Featured Research

from universities, journals, and other organizations

NASA spacecraft sees tornado's destructive swath

Date:
June 6, 2013
Source:
NASA/Jet Propulsion Laboratory
Summary:
A new image from the Advanced Spaceborne Thermal Emission and Reflection Radiometer (ASTER) instrument on NASA's Terra spacecraft shows the extent of destruction from the deadly Newcastle-Moore tornado that ripped through central Oklahoma on May 20, 2013. The Newcastle-Moore tornado was rated at EF-5 on the Enhanced Fujita scale. An EF-5 is the most powerful category of tornado.

The Newcastle-Moore EF-5 tornado ripped through central Oklahoma on May 20, 2013, killing 24 people and leaving behind more than $2 billion in damage.
Credit: NASA/GSFC/METI/ERSDAC/JAROS, and U.S./Japan ASTER Science Team

A new image from the Advanced Spaceborne Thermal Emission and Reflection Radiometer (ASTER) instrument on NASA's Terra spacecraft shows the extent of destruction from the deadly Newcastle-Moore tornado that ripped through central Oklahoma on May 20, 2013.

The Newcastle-Moore tornado was rated at EF-5 on the Enhanced Fujita scale. An EF-5 is the most powerful category of tornado.

ASTER acquired this false-color image of the scar left on the landscape by the tornado's track on June 2, 2013. In the image, vegetation appears red, water is dark blue, roads and buildings are gray, and white and bare fields are tan. The tornado's track crosses the image from left to right, as indicated by the arrows. The image covers an area of 6 by 8.6 miles (9.6 by 13.8 kilometers), and is located at 35.3 degrees north latitude, 97.5 degrees west longitude.

The Newcastle-Moore tornado had peak winds estimated at 210 mph (340 kilometers per hour). It remained on the ground for 39 minutes over a 17-mile-long path (27 kilometers). As of June 5, the storm is known to be responsible for 24 deaths and more than $2 billion in damage.

With its 14 spectral bands from the visible to the thermal infrared wavelength region and its high spatial resolution of about 50 to 300 feet (15 to 90 meters), ASTER images Earth to map and monitor the changing surface of our planet. ASTER is one of five Earth-observing instruments launched Dec. 18, 1999, on NASA's Terra spacecraft. The instrument was built by Japan's Ministry of Economy, Trade and Industry. A joint U.S./Japan science team is responsible for validation and calibration of the instrument and data products. The U.S. science team is located at NASA's Jet Propulsion Laboratory, Pasadena, Calif. The Terra mission is part of NASA's Science Mission Directorate, Washington, D.C. The California Institute of Technology in Pasadena manages JPL for NASA.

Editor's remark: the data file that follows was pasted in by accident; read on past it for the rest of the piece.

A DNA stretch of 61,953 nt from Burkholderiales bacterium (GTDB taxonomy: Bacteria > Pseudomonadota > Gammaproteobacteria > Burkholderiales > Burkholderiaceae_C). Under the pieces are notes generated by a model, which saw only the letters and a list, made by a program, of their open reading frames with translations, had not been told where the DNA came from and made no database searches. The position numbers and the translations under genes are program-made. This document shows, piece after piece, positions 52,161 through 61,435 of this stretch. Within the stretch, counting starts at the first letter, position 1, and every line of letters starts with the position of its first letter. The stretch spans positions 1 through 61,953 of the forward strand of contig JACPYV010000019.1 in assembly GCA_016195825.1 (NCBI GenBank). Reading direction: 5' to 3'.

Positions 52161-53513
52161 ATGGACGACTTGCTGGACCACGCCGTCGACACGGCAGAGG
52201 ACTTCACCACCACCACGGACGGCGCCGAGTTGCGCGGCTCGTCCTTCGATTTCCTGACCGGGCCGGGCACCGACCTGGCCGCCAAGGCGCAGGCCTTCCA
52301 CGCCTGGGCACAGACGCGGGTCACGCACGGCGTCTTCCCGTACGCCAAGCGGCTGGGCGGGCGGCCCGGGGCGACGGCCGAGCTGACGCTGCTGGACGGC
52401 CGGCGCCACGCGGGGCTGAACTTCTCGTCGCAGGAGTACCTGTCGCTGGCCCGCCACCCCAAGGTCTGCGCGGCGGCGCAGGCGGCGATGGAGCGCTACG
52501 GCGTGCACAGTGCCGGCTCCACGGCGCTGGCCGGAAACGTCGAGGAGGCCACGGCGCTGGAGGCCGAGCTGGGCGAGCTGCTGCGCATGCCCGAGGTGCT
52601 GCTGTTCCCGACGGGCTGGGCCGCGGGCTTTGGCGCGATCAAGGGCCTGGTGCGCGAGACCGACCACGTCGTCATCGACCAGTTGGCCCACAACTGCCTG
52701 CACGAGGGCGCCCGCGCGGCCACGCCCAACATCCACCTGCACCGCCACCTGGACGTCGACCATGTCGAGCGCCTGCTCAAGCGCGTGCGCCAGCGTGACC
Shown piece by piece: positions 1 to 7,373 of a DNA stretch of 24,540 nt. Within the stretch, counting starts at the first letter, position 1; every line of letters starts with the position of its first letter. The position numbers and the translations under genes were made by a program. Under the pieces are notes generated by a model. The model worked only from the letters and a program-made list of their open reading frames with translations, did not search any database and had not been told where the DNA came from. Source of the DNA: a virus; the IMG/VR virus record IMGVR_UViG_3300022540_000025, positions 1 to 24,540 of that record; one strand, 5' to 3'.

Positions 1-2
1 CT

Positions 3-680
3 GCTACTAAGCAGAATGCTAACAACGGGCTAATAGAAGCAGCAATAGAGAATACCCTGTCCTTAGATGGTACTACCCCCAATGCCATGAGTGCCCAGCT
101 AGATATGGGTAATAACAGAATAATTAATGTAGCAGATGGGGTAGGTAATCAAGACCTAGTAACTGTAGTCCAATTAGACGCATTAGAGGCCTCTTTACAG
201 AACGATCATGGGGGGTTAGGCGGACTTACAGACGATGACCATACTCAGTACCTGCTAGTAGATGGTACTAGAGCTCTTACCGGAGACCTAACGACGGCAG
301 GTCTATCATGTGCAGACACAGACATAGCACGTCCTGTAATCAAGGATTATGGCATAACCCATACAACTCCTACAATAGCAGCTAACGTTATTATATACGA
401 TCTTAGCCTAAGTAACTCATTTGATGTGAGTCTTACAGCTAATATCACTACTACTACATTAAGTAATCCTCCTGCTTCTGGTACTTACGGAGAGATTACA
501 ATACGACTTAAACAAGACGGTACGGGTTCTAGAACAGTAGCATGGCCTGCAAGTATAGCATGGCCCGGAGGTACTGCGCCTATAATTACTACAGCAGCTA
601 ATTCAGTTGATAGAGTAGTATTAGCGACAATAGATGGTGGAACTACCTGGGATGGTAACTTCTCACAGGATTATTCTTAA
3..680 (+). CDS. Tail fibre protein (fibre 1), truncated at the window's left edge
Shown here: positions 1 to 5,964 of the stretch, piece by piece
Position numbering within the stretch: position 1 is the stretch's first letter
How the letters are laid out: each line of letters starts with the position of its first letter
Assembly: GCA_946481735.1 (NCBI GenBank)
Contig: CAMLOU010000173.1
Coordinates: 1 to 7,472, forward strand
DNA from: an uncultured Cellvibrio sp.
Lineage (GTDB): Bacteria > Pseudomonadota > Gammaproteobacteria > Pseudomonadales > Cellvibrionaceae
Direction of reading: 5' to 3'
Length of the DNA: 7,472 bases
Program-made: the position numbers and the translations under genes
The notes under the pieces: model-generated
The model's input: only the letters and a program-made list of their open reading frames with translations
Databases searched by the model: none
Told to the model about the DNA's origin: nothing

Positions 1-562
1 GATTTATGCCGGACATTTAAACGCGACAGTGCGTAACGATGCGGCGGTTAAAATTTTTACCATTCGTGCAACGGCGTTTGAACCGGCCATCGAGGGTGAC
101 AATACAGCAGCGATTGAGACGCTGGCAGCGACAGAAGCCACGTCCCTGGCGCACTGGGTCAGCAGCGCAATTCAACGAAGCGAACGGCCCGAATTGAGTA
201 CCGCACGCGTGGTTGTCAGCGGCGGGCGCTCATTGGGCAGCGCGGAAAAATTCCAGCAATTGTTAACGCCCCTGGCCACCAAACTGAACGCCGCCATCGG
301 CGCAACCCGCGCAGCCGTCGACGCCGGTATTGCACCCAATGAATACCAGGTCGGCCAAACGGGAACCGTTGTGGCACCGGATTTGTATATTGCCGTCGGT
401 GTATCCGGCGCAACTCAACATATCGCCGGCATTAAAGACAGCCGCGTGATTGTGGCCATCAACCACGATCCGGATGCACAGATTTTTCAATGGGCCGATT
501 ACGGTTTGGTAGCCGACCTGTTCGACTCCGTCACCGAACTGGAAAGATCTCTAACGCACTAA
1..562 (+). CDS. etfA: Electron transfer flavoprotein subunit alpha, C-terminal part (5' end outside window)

The image is online at: http://photojournal.jpl.nasa.gov/catalog/PIA16488 . More information about ASTER is available at http://asterweb.jpl.nasa.gov/ .


Story Source:

The above story is based on materials provided by NASA/Jet Propulsion Laboratory. Note: Materials may be edited for content and length.


Cite This Page:

NASA/Jet Propulsion Laboratory. "NASA spacecraft sees tornado's destructive swath." ScienceDaily. ScienceDaily, 6 June 2013. <www.sciencedaily.com/releases/2013/06/130606132319.htm>.
NASA/Jet Propulsion Laboratory. (2013, June 6). NASA spacecraft sees tornado's destructive swath. ScienceDaily. Retrieved August 1, 2014 from www.sciencedaily.com/releases/2013/06/130606132319.htm
NASA/Jet Propulsion Laboratory. "NASA spacecraft sees tornado's destructive swath." ScienceDaily. www.sciencedaily.com/releases/2013/06/130606132319.htm (accessed August 1, 2014).

Share This




More Earth & Climate News

Friday, August 1, 2014

Featured Research

from universities, journals, and other organizations


Featured Videos

from AP, Reuters, AFP, and other news services

Visitors Feel Part of the Pack at Wolf Preserve

Visitors Feel Part of the Pack at Wolf Preserve

AP (July 31, 2014) Seacrest Wolf Preserve on the northern Florida panhandle allows more than 10,000 visitors each year to get up close and personal with Arctic and British Columbian Wolves. (July 31) Video provided by AP
Powered by NewsLook.com
Florida Panther Rebound Upsets Ranchers

Florida Panther Rebound Upsets Ranchers

AP (July 31, 2014) With Florida's panther population rebounding, some ranchers complain the protected predators are once again killing their calves. (July 31) Video provided by AP
Powered by NewsLook.com
Big Waves In Arctic Ocean Threaten Polar Ice

Big Waves In Arctic Ocean Threaten Polar Ice

Newsy (July 30, 2014) Big waves in parts of the Arctic Ocean are unprecedented, mainly because they used to be covered in ice. Video provided by Newsy
Powered by NewsLook.com
Raw: Thousands Flocking to German Crop Circle

Raw: Thousands Flocking to German Crop Circle

AP (July 30, 2014) Thousands of people are trekking to a Bavarian farmer's field to check out a mysterious set of crop circles. (July 30) Video provided by AP
Powered by NewsLook.com

Search ScienceDaily

Number of stories in archives: 140,361

Find with keyword(s):
Enter a keyword or phrase to search ScienceDaily for related topics and research stories.

Save/Print:
Share:

Breaking News:
from the past week

In Other News

... from NewsDaily.com

Science News

Health News

Environment News

Technology News



Save/Print:
Share:

Free Subscriptions


Get the latest science news with ScienceDaily's free email newsletters, updated daily and weekly. Or view hourly updated newsfeeds in your RSS reader:

Get Social & Mobile


Keep up to date with the latest news from ScienceDaily via social networks and mobile apps:

Have Feedback?


Tell us what you think of ScienceDaily -- we welcome both positive and negative comments. Have any problems using the site? Questions?
Mobile: iPhone Android Web
Follow: Facebook Twitter Google+
Subscribe: RSS Feeds Email Newsletters
Latest Headlines Health & Medicine Mind & Brain Space & Time Matter & Energy Computers & Math Plants & Animals Earth & Climate Fossils & Ruins